03/28/2008 02:48 am ET | Updated May 25, 2011

The Primary Is A Great Democratic Opportunity

Conventional wisdom is that a continuing primary battle between Barack Obama and Hillary Clinton will damage the Democratic Party. This may well be, if the race turns into a mutual hurling of kitchen sinks, in which each candidate undermines the other and feeds the GOP attack machine.

But the prolonged debate offers a real opportunity not only for Democratic electoral victory in the fall, but for democratic politics beyond. The opportunity is provided by the intense attention that the race focuses on politics, policy and the potential for social change. Both candidates could use the time and space they have to try to strengthen people's understanding of what kinds of policies might help solve the problems and provide concrete hope for positive change.

Instead of continued harping on 'who is ready for day one,' and the endless reiteration of mantras about experience and judgment, how about trying to lay out what it would actually take to end the war, and bring the soldiers home, explaining why such a course isn't 'surrender,' and how the enormous resources wasted in the war might be concretely used in behalf of real security and strength.

How about emulating Al Gore's pedagogical adventure on global warming, by creating a national teach-in on health care and the various pathways toward a universal healthcare system? How about an effort to dramatize concrete ways that government policies can create jobs? And a real effort to explain what a fair trade agenda involves?

Turning the race into a great moment of public education and discussion, focusing on alternatives to stale free marketeering and right wing nationalism, would enable the campaign itself become a vehicle for the change so hungered for by the millions turning out at the polls and caucuses.

One way to do this would be to continue the candidate debates, but insisting that the debates be focused substantively. But why not strive for innovative public presentations: Gore-like multi media presentations by candidates, situations where the candidate gets to moderate a debate on some key issues among his/her advisors, public hearing style events, where people can get to speak their concerns and ideas. The recent Obama efforts to stage town meetings where he stands there for an hour answering questions, have turned out to be disappointing exercises, Instead of the candidate having to pretend to be the fount of all wisdom, why not create theaters of ideas, showing the candidate as open to a variety of alternatives, and, like a good teacher, helping the audience think about and evaluate what they are hearing.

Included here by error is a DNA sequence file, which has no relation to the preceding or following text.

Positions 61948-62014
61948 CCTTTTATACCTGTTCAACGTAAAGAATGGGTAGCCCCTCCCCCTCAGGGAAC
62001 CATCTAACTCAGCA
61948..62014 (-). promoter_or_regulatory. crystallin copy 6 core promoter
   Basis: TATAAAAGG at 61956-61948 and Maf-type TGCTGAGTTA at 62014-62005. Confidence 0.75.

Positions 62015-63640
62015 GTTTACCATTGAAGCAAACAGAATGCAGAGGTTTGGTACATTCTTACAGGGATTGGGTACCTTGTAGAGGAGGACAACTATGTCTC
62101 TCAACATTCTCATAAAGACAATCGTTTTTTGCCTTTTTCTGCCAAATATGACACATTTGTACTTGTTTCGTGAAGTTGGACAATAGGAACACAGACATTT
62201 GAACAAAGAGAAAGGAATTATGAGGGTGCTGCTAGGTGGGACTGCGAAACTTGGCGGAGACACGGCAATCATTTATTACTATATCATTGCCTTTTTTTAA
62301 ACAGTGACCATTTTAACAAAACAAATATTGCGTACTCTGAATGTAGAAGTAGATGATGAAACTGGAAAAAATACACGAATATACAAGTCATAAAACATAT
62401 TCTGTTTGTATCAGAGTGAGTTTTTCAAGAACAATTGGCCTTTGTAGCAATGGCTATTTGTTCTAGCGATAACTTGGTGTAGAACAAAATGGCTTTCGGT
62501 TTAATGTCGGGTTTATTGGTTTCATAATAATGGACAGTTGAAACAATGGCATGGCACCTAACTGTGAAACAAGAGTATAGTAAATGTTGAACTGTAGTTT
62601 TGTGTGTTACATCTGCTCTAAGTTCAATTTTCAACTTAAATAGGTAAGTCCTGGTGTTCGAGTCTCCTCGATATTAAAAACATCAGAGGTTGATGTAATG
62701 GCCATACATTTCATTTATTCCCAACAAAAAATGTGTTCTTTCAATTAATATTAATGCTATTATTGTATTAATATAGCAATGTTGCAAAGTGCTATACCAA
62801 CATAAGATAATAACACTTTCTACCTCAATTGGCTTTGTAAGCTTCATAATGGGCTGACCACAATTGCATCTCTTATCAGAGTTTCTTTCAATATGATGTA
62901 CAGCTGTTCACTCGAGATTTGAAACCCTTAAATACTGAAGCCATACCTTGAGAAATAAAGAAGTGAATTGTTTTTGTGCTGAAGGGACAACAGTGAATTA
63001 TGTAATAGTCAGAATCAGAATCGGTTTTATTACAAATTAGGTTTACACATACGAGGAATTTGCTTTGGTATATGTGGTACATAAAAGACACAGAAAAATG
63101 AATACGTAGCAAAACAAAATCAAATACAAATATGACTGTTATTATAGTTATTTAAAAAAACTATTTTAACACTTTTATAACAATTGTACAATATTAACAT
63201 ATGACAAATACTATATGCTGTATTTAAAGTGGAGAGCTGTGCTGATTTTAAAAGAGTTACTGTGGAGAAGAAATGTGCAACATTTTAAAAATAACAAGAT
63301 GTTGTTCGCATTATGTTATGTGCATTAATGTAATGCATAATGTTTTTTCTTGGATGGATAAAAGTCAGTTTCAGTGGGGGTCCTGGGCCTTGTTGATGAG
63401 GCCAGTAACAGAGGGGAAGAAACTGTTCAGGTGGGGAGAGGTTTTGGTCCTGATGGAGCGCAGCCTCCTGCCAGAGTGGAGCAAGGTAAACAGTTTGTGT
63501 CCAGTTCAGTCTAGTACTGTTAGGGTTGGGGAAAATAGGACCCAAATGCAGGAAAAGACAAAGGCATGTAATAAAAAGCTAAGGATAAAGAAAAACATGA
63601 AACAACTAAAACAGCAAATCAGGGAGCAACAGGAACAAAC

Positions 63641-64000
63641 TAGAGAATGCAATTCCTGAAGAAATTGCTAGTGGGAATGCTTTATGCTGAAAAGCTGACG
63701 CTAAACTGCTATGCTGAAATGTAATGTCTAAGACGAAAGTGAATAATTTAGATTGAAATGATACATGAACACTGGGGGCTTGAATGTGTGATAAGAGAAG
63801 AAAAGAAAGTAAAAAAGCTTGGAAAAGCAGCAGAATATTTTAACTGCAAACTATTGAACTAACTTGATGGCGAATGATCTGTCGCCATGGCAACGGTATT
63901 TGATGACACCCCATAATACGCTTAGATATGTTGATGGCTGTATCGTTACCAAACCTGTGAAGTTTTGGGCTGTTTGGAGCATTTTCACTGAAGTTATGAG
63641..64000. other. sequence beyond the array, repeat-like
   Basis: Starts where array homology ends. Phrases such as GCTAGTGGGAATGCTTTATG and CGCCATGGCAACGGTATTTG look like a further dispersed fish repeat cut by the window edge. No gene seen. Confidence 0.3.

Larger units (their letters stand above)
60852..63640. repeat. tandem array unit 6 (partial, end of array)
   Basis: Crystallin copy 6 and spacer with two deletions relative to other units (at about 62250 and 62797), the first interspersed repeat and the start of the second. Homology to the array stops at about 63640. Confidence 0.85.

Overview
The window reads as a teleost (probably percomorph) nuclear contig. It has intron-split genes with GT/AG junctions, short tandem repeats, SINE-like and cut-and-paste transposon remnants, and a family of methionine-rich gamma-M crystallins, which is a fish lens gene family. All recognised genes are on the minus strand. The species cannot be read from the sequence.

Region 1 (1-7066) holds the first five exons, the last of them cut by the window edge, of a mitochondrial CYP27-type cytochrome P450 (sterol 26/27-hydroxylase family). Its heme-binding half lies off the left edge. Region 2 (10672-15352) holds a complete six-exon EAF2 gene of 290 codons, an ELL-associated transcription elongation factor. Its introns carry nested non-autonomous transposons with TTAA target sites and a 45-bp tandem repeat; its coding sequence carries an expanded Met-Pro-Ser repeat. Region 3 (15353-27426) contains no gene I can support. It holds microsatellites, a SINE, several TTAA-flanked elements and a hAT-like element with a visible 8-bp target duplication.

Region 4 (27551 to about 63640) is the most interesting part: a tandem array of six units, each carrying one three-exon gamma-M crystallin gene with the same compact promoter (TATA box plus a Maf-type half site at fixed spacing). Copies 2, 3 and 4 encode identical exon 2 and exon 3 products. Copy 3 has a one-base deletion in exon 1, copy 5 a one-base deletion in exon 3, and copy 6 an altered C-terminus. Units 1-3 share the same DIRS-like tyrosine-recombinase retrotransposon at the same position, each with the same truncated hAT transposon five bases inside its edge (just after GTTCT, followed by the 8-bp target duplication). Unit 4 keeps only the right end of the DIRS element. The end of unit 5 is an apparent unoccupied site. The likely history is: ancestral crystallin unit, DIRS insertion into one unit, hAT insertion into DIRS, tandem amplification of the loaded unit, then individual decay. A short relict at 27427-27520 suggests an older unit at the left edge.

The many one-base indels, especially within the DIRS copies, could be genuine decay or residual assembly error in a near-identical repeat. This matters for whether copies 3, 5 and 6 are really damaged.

Of course the candidates need to respond to questions that challenge their credibility and competence and electability. There are big questions that each needs to deal with. Hillary has to start explaining and overcoming the fact that polls show her unable to beat McCain, even though the majority of voters want to elect a Democrat. Obama needs to explain and overcome the fact that white working class voters are not supporting him. These questions are ones that can only be answered in action -- that is for each to find ways of connecting to constituencies that now seem alienated.

We have a chance in the next few months to experience a growing partnership between a popular majority and these two leaders in a common quest for a new direction, But not if they try to tear each other down in personal quests for power.